There is a bit of a meme1 that goes around regarding the God of the Bible. Some would articulate it in various ways but it goes something like this: “The God of the Old Testament is wrathful and bringing judgment, while in the New Testament God is loving, meek and mild in Jesus.” In this view, it is almost as if the Old Testament has a different God. Here it seems God is only angry and having a bad hair day. He forgot to take his meds or woke up on the wrong side of heaven. In the New Testament God has gone to therapy, grown up and worked out his anger issues. There are a couple of massive problems with this view.
First, it is simply not accurate and displays an ignorance of the teaching of Old and New Testaments. In the Old Testament, God reveals himself as “gracious and merciful abounding in steadfast love and faithfulness (Exodus 34:6, Numbers 14:18, Psalm 86:15, Psalm 103:8, Psalm 145:8, Joel 2:13, Jonah 4:2, partially in Nahum 1:3). This identification is in the narrative portions in the Bible and is repeated in the poetic and in the prophets. The vision of the Old Testament is unified in this. Furthermore, in the New Testament Jesus has white hot words for those who deny the gospel and lead people astray in self-righteous legalism. Somehow, people forget that it was sweet Jesus that taught us most clearly and most often about the impending disaster of Hell. Second, this meme misses the theological story of the Bible in that the whole Bible presents God as good and loving, human beings as sinners and rebels and God as our holy, severe and completely just creator and judge. God’s kindness is manifest to us precisely because we know our guilt before Him as a holy God. In other words, we understand the grace of God only as we realize the just and good judgment of God upon sin and sinners.
Our culture today is hyper sensitive about many things. We have very thin skin and are offended at the smallest of things. The thought of anyone judging anyone sort of freaks us out. Many people may not actually know much of the Bible today but many can quote a segment of Jesus’ words; usually in King James’ English: “Judge not lest ye be judged. ” (Matthew 7:1) What Jesus was saying in this teaching is that humans are quick to judge others even when they have not done any self examination. His point was not that there should be no judgment but rather people judge hypocritically. Let me go on record that self-righteous, hypocritical judgment is offensive and all too often the native language of some religious people. Jesus compared it to people having a huge log sticking in their eyeball while going around picking out little dust specks off of other people’s corneas. He found this ridiculous but people, religious and unreligious, do this all the time. Yet Jesus never intimated that God would not be the judge of people; in fact, he clearly made judgments and taught us that we all will ultimately be accountable to God. Jesus teaches us the difference between certain human judgments and divine judgment is that the latter will be completely and fully based on truth (See John 8).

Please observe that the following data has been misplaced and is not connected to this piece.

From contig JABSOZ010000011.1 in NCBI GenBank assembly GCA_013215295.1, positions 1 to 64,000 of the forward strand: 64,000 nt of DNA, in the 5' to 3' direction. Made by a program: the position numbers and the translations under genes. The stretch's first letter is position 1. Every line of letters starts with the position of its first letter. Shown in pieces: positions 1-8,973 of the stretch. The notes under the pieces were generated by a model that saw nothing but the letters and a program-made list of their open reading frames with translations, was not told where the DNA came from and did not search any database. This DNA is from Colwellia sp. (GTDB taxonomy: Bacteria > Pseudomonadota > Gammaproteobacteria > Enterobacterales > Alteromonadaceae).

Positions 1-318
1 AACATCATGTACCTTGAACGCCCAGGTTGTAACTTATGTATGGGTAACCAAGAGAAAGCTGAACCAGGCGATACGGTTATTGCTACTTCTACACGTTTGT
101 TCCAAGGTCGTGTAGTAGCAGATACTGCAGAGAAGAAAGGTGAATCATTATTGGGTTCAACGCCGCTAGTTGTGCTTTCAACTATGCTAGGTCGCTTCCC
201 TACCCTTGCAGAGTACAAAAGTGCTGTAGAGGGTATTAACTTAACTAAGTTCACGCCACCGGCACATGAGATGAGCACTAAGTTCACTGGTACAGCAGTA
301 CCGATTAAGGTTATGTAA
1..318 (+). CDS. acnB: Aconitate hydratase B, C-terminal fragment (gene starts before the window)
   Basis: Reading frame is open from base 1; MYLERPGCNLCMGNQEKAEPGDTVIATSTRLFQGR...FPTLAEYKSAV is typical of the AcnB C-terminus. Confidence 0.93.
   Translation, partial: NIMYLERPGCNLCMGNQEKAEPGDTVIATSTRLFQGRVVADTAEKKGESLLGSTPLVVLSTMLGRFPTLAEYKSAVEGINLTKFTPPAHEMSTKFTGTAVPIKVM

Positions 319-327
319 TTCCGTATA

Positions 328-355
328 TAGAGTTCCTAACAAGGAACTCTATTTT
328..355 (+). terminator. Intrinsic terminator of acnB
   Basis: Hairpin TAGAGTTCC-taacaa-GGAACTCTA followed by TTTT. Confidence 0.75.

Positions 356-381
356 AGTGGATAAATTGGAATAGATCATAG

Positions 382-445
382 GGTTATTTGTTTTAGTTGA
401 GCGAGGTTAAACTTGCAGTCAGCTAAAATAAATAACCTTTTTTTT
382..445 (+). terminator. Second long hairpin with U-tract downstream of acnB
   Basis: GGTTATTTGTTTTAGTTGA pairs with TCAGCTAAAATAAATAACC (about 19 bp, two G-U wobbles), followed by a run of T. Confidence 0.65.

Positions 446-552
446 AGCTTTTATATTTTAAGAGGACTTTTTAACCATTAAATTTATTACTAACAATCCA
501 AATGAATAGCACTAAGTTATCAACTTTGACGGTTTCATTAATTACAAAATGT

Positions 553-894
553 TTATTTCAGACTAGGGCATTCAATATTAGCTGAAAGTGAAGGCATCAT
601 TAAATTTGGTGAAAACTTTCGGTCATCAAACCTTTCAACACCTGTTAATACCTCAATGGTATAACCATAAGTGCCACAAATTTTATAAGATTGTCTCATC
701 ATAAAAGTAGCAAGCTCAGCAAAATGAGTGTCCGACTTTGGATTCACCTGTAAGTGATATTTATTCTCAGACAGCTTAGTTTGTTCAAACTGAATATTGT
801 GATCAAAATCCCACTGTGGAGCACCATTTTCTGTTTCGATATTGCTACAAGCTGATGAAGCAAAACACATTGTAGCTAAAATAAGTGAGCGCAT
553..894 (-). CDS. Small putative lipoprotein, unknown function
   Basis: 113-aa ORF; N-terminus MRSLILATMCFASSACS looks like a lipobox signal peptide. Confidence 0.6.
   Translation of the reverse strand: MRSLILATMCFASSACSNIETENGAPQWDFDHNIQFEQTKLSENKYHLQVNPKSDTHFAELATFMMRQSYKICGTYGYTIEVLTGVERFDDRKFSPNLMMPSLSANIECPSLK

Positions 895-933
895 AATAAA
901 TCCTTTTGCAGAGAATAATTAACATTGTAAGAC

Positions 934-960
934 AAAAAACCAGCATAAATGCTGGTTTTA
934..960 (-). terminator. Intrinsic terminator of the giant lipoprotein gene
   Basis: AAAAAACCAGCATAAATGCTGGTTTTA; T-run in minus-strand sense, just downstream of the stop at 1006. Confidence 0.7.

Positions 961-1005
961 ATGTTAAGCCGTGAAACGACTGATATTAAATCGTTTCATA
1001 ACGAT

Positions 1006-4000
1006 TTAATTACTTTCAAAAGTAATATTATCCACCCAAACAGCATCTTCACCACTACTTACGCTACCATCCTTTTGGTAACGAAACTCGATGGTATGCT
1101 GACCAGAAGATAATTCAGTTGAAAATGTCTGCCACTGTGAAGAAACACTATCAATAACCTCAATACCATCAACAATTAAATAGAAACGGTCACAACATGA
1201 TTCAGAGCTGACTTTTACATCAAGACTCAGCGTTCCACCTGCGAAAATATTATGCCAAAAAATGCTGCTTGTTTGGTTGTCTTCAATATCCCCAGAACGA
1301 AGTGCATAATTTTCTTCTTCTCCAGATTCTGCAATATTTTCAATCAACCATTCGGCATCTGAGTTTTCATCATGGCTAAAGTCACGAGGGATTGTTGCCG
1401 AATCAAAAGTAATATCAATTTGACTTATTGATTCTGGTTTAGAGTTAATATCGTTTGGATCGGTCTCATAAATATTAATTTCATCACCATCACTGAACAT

In this essay I want to do something a bit daring. I want to defend the judgment of God as a reasonable and very good thing. I will do so by first defining what we mean by using the term judgment in a theological sense. Second, I will argue why judgment is not only right but also makes sense when we stop to think about it. Third, I will make the case for why we must know and understand God’s right judgment of us. If we come to understand God’s judgment we will be in both a fearful and wonderful position before the almighty. We will know that we must be forgiven and rescued from God’s coming wrath and we will see the beauty of the cross of Jesus Christ as the place where judgment and mercy meet and grace wins.
What we mean by the term Judgment
Though the act of making judgments can be applied to various things we are using the term in a theological sense as related to God and human beings. The Pocket Dictionary for Theological Terms has a comprehensive, yet concise definition which I find helpful.